gryphon at iaehv.nl
Sat Nov 17 13:44:41 New Zealand Daylight Time 2001
On Fri 16 Nov, Brian McGroarty wrote:
> On Wed, Nov 14, 2001 at 12:13:56PM +0100, Hans-Henrik Staerfeldt
>> Even if you adapt that idea then i would re-ask Raph's question
>> in your wording; "Why is it that the average cartoon lets you
>> project your own values and morals onto it better?"
> The average cartoon has a storyteller with the focus where he or
> she places it, and a singular agenda. Multiplayer games have
> multiple people with multiple agendas, and most players' focus is
> set upon their own self.
> Cartoons are scripted, edited for days, and drawn or rendered over
> the course of months, then edited a bit more.
I do not agree that this is the significant difference between
movies (be they books, motion picture or cartoon) and games. I
rather belief it is the fact that in movies you are passive as
opposed to being the subject of the game. You empathise in a
fundamentally different way between the two characters. This is
also why I feel that movies are a poor analogy for game (as does
e.g. John Buehler), and why you can not develop games along the
same lines as you would tell a story.
> Game choices are real-time, distributed among individuals, and are
> usually very short-sighted. In a game, there's nobody making sure
> you were there to see the motivation for every choice made, so the
> values and morals behind the decision can be rather confused for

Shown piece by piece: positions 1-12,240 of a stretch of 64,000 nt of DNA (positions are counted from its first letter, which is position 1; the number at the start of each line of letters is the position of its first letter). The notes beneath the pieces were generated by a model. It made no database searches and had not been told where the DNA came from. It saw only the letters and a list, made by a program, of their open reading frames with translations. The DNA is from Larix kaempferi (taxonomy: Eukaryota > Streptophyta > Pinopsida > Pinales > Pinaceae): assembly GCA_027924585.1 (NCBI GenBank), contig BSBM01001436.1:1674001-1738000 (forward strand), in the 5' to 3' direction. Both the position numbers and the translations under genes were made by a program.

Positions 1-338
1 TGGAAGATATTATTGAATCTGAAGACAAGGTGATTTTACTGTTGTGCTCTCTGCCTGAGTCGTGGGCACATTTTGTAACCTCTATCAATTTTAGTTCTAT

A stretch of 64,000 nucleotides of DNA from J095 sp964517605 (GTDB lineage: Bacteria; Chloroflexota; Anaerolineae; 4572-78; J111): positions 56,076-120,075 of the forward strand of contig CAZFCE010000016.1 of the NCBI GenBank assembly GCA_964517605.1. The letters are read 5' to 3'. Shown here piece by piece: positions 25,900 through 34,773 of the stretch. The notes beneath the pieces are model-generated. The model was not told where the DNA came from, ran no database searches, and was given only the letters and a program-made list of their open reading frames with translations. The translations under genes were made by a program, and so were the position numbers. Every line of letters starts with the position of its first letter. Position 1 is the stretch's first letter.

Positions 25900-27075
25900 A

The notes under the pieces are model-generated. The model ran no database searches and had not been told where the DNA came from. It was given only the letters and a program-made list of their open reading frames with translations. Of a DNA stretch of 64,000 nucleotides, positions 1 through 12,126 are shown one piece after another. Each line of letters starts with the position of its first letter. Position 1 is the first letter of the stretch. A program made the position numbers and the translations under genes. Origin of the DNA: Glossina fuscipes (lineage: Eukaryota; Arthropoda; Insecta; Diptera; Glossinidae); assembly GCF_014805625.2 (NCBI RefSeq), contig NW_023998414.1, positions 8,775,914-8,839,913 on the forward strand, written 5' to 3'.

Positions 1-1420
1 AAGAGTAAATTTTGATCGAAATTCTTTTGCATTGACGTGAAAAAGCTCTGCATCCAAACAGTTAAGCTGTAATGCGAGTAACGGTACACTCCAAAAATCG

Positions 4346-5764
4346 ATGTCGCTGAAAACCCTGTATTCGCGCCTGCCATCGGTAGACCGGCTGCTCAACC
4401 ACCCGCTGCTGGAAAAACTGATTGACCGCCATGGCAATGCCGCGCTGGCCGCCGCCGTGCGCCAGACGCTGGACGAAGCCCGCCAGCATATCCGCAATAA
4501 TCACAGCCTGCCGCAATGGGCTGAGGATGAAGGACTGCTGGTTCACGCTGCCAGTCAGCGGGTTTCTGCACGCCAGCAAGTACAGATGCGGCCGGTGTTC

> other players.
Actually, there *is* no moral or value behind the decision. Goals
are short sighted because the game is. So it is hard to imagine why
players would behave in any other way than to maximise their
gains. The game is no community, no society (which is not the saying
that the players can not be!) and it would be unreasonable to
expect from the players to behave as if it were.
> Cartoons usually have a primary character or set of characters,
> and a supporting cast designed to make their environment
> interesting. In games, everyone tends to gravitate between freak
> or hero with no in-between.
Again that seems to be, in my opinion at least, missing the
point. Many chartoons have characters every bit as shallow as you
imply game characters are. The difference is that cartoon
characters are put in positions where their stereotypical res-
ponses show something to the viewer about people. Generally nothing
as thickly applied as a mores (though some cartoons do just that),
but they are exaggerations of human traits made manifest.
Unfortunately that will not do for games, where the player *is* the
cartoon character, and their responses are not scripted (anymore
than we can achieve through conditioning).
Yes - at last - You. I Choose you. Out of all the world,
out of all the seeking, I have found you, young sister of
my heart! You are mine and I am yours - and never again
will there be loneliness ...
Rolan Choosing Talia,
Arrows of the Queen, by Mercedes Lackey
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